I was very lucky: I met my second husband before I really got into the "dating scene," at a fun day for families at the local Jewish Center. He was not deterred by my being a scientist, nor by the fact that I am a widow, with two children and no plans to have any more, nor even by my declaring that I was already looking for a job back in Israel. After a couple of days of talking he said, "OK, you put all your cards on the table, now can we have a date anyway?" and a week later announced that I was going to be his wife. OK, so it took me a few months to get used to the idea, but we've now been happily married for more than 5 years.

Remarrying did not solve all my problems. The children and I took years to overcome their father's death, at least on the functional level; I guess we will never really accept the loss. We moved back to Israel a year into my second marriage. Starting to build my independent research group (and develop the courses I teach and my status in a new department) while also building a new marriage and family relationships must have been three times as hard as "just" starting to build an independent research group would have been otherwise. So it took 3 years before I started seriously publishing again.

In the first 6 months I had only one graduate student, the lab was "under construction," and my day was often interrupted by taking care of the children. Reading and traveling were still very difficult, and I was worried about my ability to recruit more graduate students. In the second year, having recruited a few more students, I was worried that they would never get any results. I pushed them as hard as I could, applied for every possible grant, and just worked, worked, worked, 11- to 12-hour days. Nonetheless, I always took a break at lunchtime to pick up my kids from school and spend some time with them. Only in the third year did things seem to have settled down. The children needed me less, travel was less of a problem, results started coming together, and papers were written, revised, and, finally, accepted for publication. Fortunately, most papers were accepted quickly enough, so that now, when I am coming up for tenure, I have quite a body of work to show for my years here.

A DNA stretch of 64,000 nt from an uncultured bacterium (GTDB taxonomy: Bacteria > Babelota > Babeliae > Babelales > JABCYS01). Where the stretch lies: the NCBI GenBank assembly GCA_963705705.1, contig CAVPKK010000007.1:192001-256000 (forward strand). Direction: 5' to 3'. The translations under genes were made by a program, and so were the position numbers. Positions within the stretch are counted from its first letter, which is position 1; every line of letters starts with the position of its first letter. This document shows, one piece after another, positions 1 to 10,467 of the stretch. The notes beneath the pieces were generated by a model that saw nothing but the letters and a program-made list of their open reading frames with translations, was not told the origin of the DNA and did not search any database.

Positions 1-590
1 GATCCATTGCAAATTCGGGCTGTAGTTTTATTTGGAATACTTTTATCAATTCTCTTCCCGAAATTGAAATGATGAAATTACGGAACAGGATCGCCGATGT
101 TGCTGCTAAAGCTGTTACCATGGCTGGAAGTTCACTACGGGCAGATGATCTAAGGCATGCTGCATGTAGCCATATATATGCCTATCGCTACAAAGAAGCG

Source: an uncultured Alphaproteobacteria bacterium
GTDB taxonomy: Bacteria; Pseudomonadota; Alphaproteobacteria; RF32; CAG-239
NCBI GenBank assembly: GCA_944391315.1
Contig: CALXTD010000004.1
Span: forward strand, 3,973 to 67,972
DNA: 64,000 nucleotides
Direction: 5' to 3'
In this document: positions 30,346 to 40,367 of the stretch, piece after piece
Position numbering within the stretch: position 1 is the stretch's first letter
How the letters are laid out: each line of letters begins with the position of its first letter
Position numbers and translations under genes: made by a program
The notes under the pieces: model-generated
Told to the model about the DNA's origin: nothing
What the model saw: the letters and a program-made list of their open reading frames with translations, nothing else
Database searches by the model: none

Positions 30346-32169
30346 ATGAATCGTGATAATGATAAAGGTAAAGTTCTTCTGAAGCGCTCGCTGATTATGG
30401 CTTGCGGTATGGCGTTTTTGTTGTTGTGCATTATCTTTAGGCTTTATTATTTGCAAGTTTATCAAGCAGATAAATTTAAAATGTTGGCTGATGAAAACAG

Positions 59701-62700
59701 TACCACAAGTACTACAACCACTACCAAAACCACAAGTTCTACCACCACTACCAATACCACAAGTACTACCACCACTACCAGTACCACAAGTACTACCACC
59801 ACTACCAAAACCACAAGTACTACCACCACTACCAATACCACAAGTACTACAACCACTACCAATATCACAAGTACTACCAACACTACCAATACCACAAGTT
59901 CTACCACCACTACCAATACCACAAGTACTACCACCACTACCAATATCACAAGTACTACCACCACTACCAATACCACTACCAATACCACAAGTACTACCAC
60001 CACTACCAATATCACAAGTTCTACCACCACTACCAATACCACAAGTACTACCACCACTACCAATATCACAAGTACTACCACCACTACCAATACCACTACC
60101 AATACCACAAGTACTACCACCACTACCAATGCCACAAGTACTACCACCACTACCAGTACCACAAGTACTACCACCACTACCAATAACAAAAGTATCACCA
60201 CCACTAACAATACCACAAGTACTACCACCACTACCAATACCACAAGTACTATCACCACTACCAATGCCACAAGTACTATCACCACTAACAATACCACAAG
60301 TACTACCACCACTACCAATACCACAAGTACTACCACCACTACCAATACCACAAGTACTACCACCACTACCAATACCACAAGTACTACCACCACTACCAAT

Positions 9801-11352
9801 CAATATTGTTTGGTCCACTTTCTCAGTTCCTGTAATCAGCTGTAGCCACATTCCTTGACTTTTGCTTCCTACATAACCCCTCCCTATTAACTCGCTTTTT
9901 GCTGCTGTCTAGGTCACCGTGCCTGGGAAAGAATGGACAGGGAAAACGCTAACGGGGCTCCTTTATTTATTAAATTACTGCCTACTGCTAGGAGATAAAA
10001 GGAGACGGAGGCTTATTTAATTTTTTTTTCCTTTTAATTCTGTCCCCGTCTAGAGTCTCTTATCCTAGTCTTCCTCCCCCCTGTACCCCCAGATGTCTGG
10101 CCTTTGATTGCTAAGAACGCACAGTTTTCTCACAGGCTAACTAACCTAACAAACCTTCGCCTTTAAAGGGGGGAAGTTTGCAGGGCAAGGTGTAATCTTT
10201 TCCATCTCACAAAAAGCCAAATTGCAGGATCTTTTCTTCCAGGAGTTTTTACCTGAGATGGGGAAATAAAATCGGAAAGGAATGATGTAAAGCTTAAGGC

It has now been 4 years since we returned. The kids are doing great. My husband loved life in Israel from the very start: the warmth of the climate and the people, the Mediterranean food, and the fact that, relative to New York City, life even in Israel is pretty safe! He has a job he loves and is doing well in it. And me: I finally got the "PI thing" figured out. I am enjoying my research and my students--even teaching--and have started believing that maybe I'll make it to tenure someday soon. I have even let go of a large part of the anxiety that was almost chronic for years and have recently started exercising again. From now on, I hope I'll have to cope only with the normal "balancing family and career" act.